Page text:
ST. PAUL, Minn. — While some runners drew cheers for pushing through the conditions, the cancelation of the Twin Cities Marathon had a different meaning, depending on which business you talked to.
"Usually on race day we're fairly busy," said Erin Jensen, a server at The French Hen Cafe. "I would say it brings a lot of people from out of town. They're really excited about the race."
Employees at the French Hen Cafe said past marathons have brought in hundreds more people to their Cathedral Hill restaurant.
With the race getting canceled, those at the restaurant said they noticed some of their traditional crowd, but it's just not the same.
"Since that race was canceled we had far less traffic, far less people from out of town, and I think they decided to head home," Jensen said.
Just down Selby Avenue, employees at The Gnome Craft Pub said they saw no difference in business Sunday.
Kitty-corner of The Gnome is The High Hat, which opened just nine weeks ago. Since its their first marathon, they didn't know what to expect as far as crowds.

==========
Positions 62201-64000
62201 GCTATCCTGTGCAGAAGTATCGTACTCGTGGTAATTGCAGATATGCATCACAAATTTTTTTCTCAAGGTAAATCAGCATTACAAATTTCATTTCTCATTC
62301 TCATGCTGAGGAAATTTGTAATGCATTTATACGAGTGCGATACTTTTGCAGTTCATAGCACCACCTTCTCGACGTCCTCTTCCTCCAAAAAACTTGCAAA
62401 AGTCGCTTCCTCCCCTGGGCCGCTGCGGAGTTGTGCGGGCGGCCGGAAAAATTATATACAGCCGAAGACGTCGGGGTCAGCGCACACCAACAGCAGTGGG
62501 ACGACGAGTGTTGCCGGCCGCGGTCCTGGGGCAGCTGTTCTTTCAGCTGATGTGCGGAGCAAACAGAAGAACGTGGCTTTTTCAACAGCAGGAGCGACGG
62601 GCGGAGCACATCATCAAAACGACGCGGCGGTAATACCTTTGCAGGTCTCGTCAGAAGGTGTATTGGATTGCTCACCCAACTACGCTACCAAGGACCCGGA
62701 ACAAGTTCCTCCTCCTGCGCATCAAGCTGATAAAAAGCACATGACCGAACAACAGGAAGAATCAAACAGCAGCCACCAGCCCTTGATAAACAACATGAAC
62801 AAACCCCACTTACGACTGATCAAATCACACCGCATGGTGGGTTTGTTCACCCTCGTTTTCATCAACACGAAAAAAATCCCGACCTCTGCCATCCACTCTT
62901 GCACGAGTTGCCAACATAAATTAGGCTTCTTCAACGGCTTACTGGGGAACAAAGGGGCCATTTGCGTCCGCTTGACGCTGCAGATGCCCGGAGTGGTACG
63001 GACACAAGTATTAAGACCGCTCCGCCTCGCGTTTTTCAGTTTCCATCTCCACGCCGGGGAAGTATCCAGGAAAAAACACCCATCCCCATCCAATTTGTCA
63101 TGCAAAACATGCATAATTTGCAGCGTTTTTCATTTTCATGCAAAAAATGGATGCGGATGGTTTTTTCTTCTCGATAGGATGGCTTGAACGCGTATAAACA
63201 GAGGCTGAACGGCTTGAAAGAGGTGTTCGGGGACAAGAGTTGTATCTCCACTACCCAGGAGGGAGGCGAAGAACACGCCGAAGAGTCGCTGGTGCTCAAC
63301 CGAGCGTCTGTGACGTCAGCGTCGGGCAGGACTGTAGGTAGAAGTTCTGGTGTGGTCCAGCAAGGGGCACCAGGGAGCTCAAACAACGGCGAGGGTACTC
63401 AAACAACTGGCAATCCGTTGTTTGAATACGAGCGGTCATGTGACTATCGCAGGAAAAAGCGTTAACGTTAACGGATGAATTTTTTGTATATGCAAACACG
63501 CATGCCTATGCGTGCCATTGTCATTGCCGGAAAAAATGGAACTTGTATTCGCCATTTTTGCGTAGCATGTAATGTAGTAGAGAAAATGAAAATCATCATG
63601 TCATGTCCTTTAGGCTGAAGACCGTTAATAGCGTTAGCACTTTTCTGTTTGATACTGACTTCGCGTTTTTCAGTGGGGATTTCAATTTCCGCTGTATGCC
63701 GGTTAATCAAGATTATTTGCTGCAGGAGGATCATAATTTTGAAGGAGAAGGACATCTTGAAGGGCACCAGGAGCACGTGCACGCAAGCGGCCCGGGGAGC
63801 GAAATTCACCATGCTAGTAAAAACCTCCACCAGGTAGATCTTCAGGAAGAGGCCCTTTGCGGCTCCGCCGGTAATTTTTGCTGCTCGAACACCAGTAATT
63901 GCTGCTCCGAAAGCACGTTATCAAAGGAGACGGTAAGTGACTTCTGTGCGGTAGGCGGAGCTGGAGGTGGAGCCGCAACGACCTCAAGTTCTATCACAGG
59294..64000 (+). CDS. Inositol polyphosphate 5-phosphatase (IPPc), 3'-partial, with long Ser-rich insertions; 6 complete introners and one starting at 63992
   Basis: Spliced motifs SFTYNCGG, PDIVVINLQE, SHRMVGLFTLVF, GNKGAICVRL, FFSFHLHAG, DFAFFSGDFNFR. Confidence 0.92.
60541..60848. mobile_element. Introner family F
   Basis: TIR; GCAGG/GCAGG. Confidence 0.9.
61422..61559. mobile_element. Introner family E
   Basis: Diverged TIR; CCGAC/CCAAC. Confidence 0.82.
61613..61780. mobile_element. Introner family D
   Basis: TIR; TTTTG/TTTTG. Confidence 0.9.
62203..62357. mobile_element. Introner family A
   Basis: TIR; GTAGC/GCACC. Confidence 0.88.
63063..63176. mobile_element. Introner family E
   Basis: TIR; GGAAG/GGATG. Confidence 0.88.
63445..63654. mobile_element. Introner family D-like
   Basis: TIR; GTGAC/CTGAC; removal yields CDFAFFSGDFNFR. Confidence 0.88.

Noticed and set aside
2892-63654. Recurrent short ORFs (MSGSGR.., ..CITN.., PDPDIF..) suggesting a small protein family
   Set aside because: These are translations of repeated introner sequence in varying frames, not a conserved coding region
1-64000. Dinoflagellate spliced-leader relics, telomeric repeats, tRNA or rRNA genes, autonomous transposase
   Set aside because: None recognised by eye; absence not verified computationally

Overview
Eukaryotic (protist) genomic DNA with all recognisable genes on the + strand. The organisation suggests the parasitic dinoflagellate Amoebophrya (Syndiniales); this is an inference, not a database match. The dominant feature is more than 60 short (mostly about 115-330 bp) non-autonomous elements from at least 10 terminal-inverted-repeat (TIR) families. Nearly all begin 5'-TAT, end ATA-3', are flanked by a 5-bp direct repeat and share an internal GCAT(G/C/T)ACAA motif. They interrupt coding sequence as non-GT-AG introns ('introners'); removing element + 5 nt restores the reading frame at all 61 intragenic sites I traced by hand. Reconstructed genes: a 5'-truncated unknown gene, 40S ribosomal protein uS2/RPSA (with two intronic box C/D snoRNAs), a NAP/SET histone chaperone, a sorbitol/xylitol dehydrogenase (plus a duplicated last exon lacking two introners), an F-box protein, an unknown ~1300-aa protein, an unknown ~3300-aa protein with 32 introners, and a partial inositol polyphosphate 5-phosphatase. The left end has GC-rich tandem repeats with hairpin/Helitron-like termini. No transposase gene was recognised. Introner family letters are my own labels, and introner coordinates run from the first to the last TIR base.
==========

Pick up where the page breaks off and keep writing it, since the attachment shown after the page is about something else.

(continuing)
The High Hat's owner, Michael Noyes, anticipated the marathon would actually hurt business, due to Summit Avenue being closed for the race.
"With the road opening up, we actually were busier I think than we expected," Noyes said. "It meant that early in the morning we were a little short-staffed because we projected less business than we got, and we got hit right away, so it ended up being a pretty busy day for us, and I think it was because Summit was opened up."
Meanwhile, along Snelling Avenue, fans are just hoping it's a little more temperate next year.
"It's a beautiful day, just might be a little too hot to run a marathon [laughs]!" Jensen said.
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